It was used first in Woody Allen's brilliant Hannah and Her Sisters. Philandering husband Michael Caine buys a book of cummings' poetry for his wife's sister, played by Barbara Hershey. He directs her to a certain poem and Woody Allen has Hershey read the lines in voice-over. He even uses the final line of the poem as a chapter heading.
It's a nice moment in the film, and the poem makes Barbara Hershey overlook Michael Caine's glasses and have an affair with him.
The same poem was used in a similar vein in last week's episode of the first-rate new BBC American show The Hours, about a BBC news hour set in 1956. The character played by Ben Whishaw sends the poem to Romola Garai. He doesn't have the same luck that Michael Caine did. By the way, The Hours took a little while to get going but it's pretty great television, and it is beautiful to look at.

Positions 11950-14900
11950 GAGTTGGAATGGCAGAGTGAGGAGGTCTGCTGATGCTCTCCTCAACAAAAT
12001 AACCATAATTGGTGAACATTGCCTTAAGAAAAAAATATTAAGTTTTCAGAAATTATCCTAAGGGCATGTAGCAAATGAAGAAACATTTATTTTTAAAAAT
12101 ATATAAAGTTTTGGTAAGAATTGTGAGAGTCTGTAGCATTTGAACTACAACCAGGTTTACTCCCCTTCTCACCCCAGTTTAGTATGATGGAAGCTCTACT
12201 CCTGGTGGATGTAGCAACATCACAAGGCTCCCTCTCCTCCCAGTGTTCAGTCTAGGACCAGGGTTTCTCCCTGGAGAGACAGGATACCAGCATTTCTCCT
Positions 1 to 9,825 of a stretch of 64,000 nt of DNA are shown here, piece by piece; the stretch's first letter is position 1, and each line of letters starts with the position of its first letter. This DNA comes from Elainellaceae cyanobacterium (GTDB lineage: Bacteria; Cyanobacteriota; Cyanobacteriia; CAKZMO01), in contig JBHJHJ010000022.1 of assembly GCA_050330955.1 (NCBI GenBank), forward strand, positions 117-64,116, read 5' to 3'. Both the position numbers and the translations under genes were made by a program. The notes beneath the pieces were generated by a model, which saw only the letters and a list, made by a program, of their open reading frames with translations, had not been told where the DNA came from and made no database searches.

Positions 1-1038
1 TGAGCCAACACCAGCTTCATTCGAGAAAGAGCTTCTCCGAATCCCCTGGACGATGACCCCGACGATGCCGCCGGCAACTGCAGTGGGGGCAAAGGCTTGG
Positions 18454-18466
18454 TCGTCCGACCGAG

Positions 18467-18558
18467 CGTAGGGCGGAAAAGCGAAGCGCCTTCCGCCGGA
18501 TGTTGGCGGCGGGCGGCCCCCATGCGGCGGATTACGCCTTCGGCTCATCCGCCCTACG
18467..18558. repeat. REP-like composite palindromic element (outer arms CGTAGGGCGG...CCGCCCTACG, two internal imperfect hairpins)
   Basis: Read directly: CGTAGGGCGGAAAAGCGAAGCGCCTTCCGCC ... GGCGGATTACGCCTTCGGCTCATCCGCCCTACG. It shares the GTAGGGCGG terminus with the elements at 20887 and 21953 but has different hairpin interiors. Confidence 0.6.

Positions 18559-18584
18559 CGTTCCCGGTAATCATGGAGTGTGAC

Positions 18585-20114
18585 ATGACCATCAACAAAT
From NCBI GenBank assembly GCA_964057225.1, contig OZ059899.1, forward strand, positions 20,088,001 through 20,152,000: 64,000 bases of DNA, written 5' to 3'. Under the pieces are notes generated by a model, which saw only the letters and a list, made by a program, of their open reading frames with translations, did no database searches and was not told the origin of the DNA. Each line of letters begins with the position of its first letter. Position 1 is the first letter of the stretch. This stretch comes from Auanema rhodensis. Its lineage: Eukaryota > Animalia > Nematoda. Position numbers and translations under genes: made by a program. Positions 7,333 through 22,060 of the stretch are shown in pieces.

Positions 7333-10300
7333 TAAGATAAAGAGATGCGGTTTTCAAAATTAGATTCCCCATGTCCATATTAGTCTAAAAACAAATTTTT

somewhere i have never travelled,gladly beyond any experience,your eyes have their silence: in your most frail gesture are things which enclose me, or which i cannot touch because they are too near your slightest look easily will unclose me though i have closed myself as fingers, you open always petal by petal myself as Spring opens (touching skilfully,mysteriously)her first rose or if your wish be to close me, i and my life will shut very beautifully ,suddenly, as when the heart of this flower imagines the snow carefully everywhere descending; nothing which we are to perceive in this world equals the power of your intense fragility:whose texture compels me with the color of its countries, rendering death and forever with each breathing (i do not know what it is about you that closes and opens;only something in me understands the voice of your eyes is deeper than all roses) nobody,not even the rain,has such small hands